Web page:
Not guilty verdict in cocaine conspiracy trial

Following a brief trial by judge alone, Canute Sebastian Nairne was found not guilty Friday of conspiracy to import cocaine.

Nairne had been accused of conspiring with Alexander Adrian Ebanks and others between Aug. 6 and Sept. 28, 2015, to import one kilo of cocaine into the Cayman Islands.

Ebanks pleaded guilty last month to a variety of drug-related charges, including conspiracy to supply; he received a sentence of six and a half years. One of his concurrent sentences was four years for conspiracy to import cocaine. The maximum sentence for conspiracy is 10 years. There was no proof that the importation ever occurred.

In delivering the verdict, Justice Michael Mettyear said, “Do I think he was probably involved in illegal drug activity? Yes. Am I sure that he was part of the specific conspiracy alleged in the indictment? No.”

He noted that the defendant had no previous convictions, did not give evidence and did not challenge any of the Crown’s evidence during the trial. That evidence was in the form of text messages between Nairne and Ebanks.

Crown counsel Eleanor Fargin had called two expert witnesses, one of whom was a U.S. federal agent who described certain words and phrases in the text messages as being well-known in the drug trade. The agent told the court, for example, that “T-shirt” was very common slang for cocaine.

Defense attorney Guy Dilliway-Parry argued that the texts may have shown an interest in the drug trade, but fell well short of proving any involvement.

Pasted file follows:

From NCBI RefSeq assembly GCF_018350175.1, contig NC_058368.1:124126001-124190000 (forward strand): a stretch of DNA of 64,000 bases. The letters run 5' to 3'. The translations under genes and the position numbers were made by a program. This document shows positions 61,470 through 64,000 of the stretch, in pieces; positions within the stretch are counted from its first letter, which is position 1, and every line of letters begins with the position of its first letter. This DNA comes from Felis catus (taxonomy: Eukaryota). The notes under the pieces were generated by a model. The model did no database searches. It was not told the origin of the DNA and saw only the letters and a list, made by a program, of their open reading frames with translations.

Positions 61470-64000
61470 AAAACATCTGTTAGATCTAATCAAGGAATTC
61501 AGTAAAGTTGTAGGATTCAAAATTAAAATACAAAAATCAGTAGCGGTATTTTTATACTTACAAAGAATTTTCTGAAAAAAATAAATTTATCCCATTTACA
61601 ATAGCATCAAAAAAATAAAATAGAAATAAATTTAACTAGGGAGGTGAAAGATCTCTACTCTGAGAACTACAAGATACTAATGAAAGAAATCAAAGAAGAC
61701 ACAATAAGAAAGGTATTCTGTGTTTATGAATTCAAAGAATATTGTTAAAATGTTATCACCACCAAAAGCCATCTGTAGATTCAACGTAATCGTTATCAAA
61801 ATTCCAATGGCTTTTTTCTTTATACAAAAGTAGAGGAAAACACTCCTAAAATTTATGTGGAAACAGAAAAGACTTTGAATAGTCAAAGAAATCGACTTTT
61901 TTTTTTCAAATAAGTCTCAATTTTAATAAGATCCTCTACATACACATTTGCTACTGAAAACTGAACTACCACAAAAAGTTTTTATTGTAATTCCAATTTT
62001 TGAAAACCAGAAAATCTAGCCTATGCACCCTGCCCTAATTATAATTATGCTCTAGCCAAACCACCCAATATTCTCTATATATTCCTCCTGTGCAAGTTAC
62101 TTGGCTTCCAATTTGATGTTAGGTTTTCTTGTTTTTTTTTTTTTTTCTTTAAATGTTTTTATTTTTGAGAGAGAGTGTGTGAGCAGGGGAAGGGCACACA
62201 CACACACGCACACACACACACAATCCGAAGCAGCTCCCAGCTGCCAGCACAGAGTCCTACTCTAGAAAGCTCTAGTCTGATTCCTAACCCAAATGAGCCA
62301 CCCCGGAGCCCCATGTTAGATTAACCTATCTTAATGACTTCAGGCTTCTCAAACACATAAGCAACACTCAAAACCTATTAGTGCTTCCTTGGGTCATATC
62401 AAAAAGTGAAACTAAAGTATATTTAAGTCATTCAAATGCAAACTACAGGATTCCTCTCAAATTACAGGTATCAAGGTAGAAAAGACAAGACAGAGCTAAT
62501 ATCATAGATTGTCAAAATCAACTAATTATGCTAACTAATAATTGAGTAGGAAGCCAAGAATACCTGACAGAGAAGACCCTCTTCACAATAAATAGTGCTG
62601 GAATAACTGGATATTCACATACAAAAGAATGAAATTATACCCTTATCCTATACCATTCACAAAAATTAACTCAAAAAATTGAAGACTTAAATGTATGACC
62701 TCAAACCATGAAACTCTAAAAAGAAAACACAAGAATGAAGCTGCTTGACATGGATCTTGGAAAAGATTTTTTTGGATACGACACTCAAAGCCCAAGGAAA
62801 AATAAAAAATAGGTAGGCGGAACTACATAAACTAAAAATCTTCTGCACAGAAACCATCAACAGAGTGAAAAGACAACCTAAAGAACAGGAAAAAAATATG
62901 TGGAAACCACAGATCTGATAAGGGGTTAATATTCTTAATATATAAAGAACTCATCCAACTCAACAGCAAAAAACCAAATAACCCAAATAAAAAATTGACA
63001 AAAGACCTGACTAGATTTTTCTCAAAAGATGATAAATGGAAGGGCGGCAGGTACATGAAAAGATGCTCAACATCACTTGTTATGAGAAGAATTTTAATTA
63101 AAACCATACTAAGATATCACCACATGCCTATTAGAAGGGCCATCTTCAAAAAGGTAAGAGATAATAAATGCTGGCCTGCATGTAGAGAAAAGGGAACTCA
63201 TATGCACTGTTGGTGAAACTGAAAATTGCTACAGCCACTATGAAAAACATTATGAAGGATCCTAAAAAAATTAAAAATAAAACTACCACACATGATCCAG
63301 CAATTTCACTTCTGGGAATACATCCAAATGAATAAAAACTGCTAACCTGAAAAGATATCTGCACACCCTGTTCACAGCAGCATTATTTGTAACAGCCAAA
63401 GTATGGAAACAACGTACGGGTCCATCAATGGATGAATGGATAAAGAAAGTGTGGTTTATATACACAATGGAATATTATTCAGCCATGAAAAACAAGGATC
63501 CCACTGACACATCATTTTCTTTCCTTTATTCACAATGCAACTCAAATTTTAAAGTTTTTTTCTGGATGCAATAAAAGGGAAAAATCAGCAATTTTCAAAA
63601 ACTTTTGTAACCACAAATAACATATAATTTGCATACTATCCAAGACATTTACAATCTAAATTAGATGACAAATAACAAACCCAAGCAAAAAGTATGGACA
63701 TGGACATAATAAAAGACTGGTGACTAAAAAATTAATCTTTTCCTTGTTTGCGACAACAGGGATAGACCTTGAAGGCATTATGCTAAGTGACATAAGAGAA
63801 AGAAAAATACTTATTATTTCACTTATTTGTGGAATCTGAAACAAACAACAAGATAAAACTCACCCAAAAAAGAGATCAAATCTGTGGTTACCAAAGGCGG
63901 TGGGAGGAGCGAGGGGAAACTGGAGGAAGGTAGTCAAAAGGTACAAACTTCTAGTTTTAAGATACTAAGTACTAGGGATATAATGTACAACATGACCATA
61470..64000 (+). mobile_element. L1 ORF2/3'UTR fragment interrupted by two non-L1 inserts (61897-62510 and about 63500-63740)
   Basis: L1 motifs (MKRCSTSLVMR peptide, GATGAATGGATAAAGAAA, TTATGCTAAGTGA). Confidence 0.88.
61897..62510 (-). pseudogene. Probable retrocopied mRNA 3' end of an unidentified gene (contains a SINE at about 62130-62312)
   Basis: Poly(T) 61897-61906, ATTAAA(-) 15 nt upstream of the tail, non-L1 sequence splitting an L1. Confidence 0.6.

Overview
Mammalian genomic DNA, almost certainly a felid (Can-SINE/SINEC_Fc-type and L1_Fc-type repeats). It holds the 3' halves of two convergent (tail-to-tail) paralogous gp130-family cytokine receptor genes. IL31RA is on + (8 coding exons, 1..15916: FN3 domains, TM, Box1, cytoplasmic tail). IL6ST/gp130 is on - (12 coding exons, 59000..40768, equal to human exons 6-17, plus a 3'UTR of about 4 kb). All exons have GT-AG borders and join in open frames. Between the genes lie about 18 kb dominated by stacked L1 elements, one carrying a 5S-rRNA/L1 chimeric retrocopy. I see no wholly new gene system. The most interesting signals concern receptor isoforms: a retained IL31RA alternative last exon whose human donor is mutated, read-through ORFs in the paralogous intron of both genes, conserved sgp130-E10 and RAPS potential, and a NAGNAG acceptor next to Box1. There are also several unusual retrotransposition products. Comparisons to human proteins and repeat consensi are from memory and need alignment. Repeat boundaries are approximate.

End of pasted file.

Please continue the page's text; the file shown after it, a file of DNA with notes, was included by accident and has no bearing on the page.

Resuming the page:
For example, a text sent by Ebanks to Nairne mentioned a package wrapped in bicycle tube material. The defendant replied, “Yeah, that’s how they do it ….”

In another exchange, the two men sent messages concerning other people finding drugs that had washed ashore and they bemoaned the fact that they never had such luck.

Justice Mettyear referred to a photograph of a rectangular object said to contain cocaine. At first, it seemed compelling evidence because Ebanks had sent the photo to Nairne. However, it was then learned that Ebanks also sent the picture to another person who was not part of the conspiracy.

Justice Mettyear said the mere fact that Nairne was discussing something did not mean he was part of it, and the charge was dismissed.

A number of people have been charged with conspiring with Alexander Ebanks to supply controlled drugs on various dates in 2015. Two of these defendants are scheduled to appear in Grand Court on Wednesday, Sept. 28.